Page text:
[…] And He who is sitting upon the throne said, “Lo, new I make all things”; and He saith to me, “Write, because these words are true and stedfast”; and He said to me, “It hath been done! I am the Alpha and the Omega, the Beginning and the End; I, to him who is thirsting, will give of the fountain of the water of the life freely; he who is overcoming shall inherit all things, and I will be to him – a God, and he shall be to me – the son, and to fearful, and unstedfast, and abominable, and murderers, and whoremongers, and sorcerers, and idolaters, and all the liars, their part [is] in the lake that is burning with fire and brimstone, which is a second death.” And there came unto me one of the seven messengers […] and did shew to me the great city, the holy Jerusalem, coming down out of the heaven from God, […] and the city hath no need of the sun, nor of the moon, that they may shine in it; for the glory of God did lighten it, and the lamp of it [is] the Lamb; and the nations of the saved in its light shall walk, and the kings of the earth do bring their glory and honour into it, and its gates shall not at all be shut by day, for night shall not be there; and they shall bring the glory and the honour of the nations into it; and there may not at all enter into it any thing defiling and doing abomination, and a lie, but – those written in the scroll of the life of the Lamb.

So, is Chan accurately describing the lake of fire when he writes that it is “the final destiny of those who don’t follow Jesus in this life”?  In seeking to answer this question, the first item of interest is to examine the text for anything that indicates the “final” part of “final destiny”.  I’m assuming that the reason Chan sees “final” in the text, is because he reads the typical English translation and uses the concordances and lexicons specially designed to agree with said translations.  There he finds the description of the duration of the lake of fire, “for ever and ever”.

It is really a very simple matter, to discover whether the words should be translated as they literally appeared in the oldest manuscripts of the Greek language, “to the ages of the ages”, or whether they should be translated according to what today’s experts have decided regarding the 2000 year old language, “for ever and ever”.  We don’t need to consult so-called experts.  We don’t even need to compare it to other scriptures where the same words are used.  Normal people without theological degrees can see and understand what I am about to explain.  The Greek words to which Chan and I refer are “tous aiõnas ton aiõnon“, and no one will argue that the contested words are plural.  If you look at the English translation, you can see for yourself that “ever” is not translated as plural in either instance. I can’t say I blame the translators for leaving it singular in English even though it is plural in the Greek; after all, how ridiculous does it sound to say “for evers and evers” or “for eternities and eternities”?  Furthermore, the word “and” doesn’t even appear in the Greek phrase.  As if all of this finagling were not questionable enough, notice that the English translation does not take into account the Greek prepositions, our English “to” and “of”.  If we include those prepositions in the English translation (as we ought to) then it sounds even more ridiculous – “to evers of evers” or “to eternities of eternities”.  I can see the translator now, looking over his Latin Vulgate  and the long history of the doctrine of eternal torment, scratching his head and thinking, something isn’t quite right.  I think I’ll leave it singular, drop the words “to” and “of” and add an “and”.  There!  That’s much better.  He pats himself on the back for faithfully rendering John’s writings, even though he’s inadvertently participated in that group warned later in Revelation,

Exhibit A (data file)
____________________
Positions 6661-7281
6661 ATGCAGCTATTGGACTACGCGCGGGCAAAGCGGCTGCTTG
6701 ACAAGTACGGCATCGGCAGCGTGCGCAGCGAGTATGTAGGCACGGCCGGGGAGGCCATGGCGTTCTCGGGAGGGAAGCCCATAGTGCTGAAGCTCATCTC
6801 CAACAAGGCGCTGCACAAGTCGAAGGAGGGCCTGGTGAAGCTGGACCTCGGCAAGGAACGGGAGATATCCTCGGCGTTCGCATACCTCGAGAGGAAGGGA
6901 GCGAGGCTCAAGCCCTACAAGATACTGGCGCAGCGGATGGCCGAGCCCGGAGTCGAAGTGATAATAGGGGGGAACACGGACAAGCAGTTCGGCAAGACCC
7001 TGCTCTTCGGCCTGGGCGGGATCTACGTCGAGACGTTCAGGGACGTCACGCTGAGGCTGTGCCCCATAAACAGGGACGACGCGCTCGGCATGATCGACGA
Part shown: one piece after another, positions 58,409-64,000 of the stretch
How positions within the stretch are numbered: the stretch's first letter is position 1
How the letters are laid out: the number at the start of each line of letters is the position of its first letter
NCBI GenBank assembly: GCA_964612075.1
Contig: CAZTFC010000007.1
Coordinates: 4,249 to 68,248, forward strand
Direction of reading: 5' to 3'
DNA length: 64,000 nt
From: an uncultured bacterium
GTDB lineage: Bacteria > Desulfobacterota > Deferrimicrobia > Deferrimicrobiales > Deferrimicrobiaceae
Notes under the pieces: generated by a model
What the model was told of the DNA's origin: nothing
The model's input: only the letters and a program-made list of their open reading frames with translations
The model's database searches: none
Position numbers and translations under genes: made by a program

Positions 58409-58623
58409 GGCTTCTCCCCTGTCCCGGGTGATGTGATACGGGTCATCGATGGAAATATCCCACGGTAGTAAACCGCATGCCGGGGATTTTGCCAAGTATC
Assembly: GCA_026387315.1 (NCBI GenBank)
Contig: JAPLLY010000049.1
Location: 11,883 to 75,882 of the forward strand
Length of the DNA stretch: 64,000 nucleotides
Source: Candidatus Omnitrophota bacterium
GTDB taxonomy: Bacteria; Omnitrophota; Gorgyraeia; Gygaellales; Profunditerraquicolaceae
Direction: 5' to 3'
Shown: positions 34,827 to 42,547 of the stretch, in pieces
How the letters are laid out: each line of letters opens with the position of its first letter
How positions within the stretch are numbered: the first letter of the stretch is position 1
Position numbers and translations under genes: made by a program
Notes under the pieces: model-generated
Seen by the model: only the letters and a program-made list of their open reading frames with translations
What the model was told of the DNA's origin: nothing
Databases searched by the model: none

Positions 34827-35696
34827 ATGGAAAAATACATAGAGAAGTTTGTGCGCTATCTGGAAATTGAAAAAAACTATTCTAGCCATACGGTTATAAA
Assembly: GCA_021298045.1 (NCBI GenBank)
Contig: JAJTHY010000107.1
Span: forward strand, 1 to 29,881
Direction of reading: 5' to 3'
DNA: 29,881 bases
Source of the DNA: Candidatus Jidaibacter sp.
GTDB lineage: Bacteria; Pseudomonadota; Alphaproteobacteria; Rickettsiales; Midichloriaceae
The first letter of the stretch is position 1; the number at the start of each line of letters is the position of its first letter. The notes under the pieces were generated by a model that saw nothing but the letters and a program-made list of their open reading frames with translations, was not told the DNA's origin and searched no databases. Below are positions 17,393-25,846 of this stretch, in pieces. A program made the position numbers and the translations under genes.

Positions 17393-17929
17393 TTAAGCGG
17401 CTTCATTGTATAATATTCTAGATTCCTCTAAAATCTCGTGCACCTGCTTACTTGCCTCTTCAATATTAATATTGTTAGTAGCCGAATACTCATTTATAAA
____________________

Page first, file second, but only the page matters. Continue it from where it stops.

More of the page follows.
For I testify to every one hearing the words of the prophecy of this scroll, if any one may add unto these, God shall add to him the plagues that have been written in this scroll, and if any one may take away from the words of the scroll of this prophecy, God shall take away his part from the scroll of the life, and out of the holy city, and the things that have been written in this scroll.

If we use common sense and consider the chronological nature of time, we know that one age (a period of time with a beginning and an end) ends and another begins.  This is not absurd at all.  But what kind of sense can we make of one eternity ending and another beginning?  Wouldn’t that negate the idea of eternity if it ends (or if it begins)?  What kind of sense can we make of there being more than one eternity?  If John intends to communicate the concept of “forever” in Revelation 20, he weakens his case by using the word more than once and using it in plural form.  Why would he weaken the point he is trying to make?  It seems like a pretty important point to me.  Was he a lousy writer, who didn’t know how to employ his own language?  *An interesting side note – the words “tous aiõnas ton aiõnon” are not applied to unbelievers or anyone other than “the Devil”, “the beast and the false prophet”.